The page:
After some stormy weather through April and May, the city of Waco is making an extra effort to pick up brush.
City of Waco Solid Waste Services has temporarily expanded operations to six days a week to catch up on a backlog of more than 650 work orders for bulky waste pickup, Public Works Director Chuck Dowdell said. Residents who need masses of tree limbs, leaves and debris cleared from their curbs have submitted the requests, and the size of the backlog is an outlier compared to recent years, Dowdell said.
“Waco really started looking at their brush situation about 10 or 15 years ago,” he said. “Back then, 1,600 calls could pile up. But looking at the trends since 2017, yeah, this is really high.”
The central and southeastern parts of Waco are seeing the most brush piles, along with other areas with larger numbers of tall, old trees. Last month, trucks cleared 70 tons of brush from District 2, a new record for the area that includes parts of downtown and South Waco.
“You can kind of see the trends,” Dowdell said. “April has been real high.”
Small amounts of brush can be placed in green yard-waste bins and picked up during normal routes. Residents should call 299-2612 to request a pickup of brush too bulky for the bins, and the city will send a truck equipped with a grapple to pick it up and haul it away. A pile smaller than 5-by-4-by-4-feet is included with regular trash fees. A larger pile may require payment of an extra fee for pickup.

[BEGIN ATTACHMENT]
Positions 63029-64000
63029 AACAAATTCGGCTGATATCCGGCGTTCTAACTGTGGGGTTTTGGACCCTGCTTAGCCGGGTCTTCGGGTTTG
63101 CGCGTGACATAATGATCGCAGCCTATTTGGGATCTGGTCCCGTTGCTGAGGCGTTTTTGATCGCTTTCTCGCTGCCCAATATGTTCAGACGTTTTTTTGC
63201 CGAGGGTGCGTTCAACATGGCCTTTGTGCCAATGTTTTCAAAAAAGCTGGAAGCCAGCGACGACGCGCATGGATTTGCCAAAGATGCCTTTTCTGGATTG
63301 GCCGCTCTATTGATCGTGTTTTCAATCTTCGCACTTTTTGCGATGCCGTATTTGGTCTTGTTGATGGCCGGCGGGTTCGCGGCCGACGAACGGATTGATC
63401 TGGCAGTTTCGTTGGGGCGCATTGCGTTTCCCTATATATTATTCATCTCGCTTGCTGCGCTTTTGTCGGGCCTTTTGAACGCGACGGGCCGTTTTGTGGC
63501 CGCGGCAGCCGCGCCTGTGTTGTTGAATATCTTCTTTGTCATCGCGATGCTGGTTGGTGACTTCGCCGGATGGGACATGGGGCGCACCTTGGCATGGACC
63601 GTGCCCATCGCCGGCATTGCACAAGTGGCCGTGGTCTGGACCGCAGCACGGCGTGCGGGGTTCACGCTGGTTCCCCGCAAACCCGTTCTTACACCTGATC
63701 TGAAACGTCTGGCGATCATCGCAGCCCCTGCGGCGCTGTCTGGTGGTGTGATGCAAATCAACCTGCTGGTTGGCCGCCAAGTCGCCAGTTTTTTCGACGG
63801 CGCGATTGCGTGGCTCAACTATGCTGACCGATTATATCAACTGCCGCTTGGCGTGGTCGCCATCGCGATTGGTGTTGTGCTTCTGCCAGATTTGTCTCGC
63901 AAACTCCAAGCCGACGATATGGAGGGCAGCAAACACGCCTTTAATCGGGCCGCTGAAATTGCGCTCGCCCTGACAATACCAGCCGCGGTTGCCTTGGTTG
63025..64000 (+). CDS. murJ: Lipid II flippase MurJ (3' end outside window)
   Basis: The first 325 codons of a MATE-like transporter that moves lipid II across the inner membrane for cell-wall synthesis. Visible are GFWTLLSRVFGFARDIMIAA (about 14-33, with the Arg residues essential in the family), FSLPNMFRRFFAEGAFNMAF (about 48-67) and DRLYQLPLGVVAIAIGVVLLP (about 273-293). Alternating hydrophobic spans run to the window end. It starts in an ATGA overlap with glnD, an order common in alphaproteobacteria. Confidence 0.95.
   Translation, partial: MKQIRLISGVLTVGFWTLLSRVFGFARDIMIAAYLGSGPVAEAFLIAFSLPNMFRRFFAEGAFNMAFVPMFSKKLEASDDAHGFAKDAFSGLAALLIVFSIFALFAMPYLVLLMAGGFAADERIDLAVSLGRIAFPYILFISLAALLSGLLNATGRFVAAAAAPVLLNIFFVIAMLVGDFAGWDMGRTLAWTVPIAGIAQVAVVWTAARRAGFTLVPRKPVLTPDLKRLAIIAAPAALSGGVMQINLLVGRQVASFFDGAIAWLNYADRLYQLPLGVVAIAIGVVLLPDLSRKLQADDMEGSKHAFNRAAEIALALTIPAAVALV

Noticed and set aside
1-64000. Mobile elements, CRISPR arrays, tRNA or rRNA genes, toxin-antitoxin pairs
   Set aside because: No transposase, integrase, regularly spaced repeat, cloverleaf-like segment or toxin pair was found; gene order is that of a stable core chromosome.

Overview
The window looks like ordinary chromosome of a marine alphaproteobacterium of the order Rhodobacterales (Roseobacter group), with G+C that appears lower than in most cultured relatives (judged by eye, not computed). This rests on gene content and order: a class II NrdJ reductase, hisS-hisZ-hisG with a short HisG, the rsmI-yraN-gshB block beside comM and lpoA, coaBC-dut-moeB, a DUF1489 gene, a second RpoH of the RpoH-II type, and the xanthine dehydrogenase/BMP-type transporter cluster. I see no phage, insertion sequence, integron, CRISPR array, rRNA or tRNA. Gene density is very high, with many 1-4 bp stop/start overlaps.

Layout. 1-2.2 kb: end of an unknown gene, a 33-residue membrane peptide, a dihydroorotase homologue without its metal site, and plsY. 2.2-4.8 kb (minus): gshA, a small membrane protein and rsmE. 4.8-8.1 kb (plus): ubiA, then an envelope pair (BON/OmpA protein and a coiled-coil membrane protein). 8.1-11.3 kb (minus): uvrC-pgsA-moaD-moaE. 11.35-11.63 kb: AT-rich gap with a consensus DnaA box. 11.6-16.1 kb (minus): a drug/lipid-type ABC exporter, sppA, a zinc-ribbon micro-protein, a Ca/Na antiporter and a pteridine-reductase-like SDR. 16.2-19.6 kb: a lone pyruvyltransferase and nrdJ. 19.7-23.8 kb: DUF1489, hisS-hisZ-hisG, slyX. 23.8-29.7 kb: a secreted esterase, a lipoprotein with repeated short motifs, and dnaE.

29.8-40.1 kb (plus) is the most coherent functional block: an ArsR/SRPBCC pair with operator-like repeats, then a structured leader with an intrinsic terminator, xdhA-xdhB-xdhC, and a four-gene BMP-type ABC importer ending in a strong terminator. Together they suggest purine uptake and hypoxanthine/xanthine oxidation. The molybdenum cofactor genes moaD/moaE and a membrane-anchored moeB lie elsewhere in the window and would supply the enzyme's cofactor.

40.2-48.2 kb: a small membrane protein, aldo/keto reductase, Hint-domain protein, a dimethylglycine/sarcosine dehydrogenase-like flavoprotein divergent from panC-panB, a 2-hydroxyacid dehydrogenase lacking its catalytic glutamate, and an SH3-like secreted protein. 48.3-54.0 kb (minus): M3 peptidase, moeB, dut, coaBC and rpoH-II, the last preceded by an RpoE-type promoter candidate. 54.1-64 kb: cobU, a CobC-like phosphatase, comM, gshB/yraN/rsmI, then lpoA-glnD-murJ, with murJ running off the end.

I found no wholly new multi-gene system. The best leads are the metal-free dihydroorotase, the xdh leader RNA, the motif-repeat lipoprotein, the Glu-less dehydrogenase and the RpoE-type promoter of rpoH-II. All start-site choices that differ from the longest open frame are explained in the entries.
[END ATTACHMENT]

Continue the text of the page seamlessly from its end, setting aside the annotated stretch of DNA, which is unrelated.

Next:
Operations supervisor John Settlemyer said calls started pouring in after a series of storms in April.
“It just makes more stuff fall, and that’s when it really starts,” Settlemyer said. “Most people just want it to go away. Last year, we didn’t have the problem we had this year.”
The city has four grapple trucks, but two are being repaired. To catch up to the demand, grapple trucks are being paired up with trucks that have more hauling capacity, to cut down on the number of times trucks have to return to the Cobbs Recycling Center.
Settlemyer said Solid Waste Services aims for 20 to 25 pickups a day, but many factors can cause delays. In some cases, an unaccompanied grapple truck has to turn back when a caller underestimates the size of the brush pile, causing even more of a delay.
“If it’s a large pile, tell us it’s a large pile,” Settlemyer said. “What happens is, they say ‘it’s not that big.’ I’ll send a little truck out to pick it up, and it can’t handle it. So then it has to go back into the work order system, and it just delays.”
“We’re collecting from 44 thousand homes,” Dowdell said. “They all do the best they can to pick it up curbside throughout the week.”
He said people sometimes get aggravated when they see a grapple truck stop at one house in a block but pass by others with brush piles. Crews are following a set route as they knock out work orders, not going block by block.
“If we just stopped at every block, we’d never get to the people who’ve been waiting and waiting,” Dowdell said.